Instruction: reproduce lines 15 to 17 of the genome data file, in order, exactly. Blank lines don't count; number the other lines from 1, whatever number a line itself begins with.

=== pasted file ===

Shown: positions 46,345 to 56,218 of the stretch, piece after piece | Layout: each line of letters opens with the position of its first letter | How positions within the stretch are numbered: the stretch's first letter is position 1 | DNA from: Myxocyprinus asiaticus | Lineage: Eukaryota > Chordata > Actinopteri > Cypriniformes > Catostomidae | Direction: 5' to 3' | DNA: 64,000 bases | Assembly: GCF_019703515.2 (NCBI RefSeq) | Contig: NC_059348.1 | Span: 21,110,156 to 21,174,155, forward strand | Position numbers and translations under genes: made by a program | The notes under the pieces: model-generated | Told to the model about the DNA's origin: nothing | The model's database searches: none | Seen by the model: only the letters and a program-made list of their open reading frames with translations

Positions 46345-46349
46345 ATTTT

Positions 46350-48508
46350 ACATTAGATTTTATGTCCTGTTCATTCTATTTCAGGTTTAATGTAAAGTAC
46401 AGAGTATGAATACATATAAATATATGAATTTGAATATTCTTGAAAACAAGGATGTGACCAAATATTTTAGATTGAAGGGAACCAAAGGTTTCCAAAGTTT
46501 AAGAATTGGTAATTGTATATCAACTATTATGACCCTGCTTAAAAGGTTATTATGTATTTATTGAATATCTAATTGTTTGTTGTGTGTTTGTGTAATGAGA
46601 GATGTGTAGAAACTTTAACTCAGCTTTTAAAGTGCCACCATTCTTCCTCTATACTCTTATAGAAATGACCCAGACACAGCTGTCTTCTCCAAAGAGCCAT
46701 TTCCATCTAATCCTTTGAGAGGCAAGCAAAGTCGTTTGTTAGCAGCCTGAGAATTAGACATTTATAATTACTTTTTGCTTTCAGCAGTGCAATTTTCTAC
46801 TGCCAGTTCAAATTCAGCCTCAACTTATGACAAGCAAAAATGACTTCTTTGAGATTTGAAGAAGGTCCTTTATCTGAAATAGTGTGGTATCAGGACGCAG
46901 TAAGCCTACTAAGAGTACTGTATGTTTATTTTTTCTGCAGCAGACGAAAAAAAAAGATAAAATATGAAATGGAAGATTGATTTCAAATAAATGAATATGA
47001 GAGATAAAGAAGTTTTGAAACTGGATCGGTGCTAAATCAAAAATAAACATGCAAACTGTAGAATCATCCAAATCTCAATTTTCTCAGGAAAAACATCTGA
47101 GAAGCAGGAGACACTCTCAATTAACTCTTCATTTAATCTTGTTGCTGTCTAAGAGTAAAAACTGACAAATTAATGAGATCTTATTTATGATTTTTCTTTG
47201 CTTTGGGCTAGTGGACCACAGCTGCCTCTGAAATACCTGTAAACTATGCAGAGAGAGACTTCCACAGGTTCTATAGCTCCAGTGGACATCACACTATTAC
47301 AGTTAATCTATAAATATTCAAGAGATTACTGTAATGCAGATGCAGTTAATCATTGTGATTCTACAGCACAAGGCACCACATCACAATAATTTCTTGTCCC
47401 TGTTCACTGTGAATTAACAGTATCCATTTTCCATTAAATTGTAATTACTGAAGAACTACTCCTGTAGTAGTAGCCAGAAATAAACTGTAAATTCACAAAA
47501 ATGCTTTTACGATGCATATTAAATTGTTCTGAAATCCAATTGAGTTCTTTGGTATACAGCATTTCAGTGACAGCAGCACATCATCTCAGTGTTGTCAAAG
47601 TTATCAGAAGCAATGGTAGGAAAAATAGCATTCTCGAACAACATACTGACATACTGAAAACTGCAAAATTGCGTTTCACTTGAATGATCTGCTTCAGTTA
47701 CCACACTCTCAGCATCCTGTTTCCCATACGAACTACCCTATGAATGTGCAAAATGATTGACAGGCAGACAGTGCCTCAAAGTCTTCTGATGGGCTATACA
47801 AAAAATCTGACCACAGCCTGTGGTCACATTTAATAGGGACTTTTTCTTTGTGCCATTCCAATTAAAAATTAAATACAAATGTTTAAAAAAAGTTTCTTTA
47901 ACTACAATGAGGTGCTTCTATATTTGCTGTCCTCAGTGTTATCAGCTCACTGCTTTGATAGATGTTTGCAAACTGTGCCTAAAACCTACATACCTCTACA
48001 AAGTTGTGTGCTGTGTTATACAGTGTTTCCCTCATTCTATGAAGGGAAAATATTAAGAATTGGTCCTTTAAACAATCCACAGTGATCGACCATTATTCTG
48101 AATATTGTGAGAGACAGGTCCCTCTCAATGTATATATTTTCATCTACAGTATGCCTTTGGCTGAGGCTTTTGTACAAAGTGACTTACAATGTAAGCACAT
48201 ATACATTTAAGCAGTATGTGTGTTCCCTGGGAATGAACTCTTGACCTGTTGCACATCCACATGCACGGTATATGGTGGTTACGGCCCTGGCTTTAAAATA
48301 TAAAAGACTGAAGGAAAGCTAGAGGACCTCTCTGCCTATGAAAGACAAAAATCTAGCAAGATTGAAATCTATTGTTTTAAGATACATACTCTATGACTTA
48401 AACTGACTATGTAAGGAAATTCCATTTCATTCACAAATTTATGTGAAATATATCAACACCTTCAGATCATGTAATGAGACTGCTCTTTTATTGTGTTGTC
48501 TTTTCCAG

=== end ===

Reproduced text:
47301 AGTTAATCTATAAATATTCAAGAGATTACTGTAATGCAGATGCAGTTAATCATTGTGATTCTACAGCACAAGGCACCACATCACAATAATTTCTTGTCCC
47401 TGTTCACTGTGAATTAACAGTATCCATTTTCCATTAAATTGTAATTACTGAAGAACTACTCCTGTAGTAGTAGCCAGAAATAAACTGTAAATTCACAAAA
47501 ATGCTTTTACGATGCATATTAAATTGTTCTGAAATCCAATTGAGTTCTTTGGTATACAGCATTTCAGTGACAGCAGCACATCATCTCAGTGTTGTCAAAG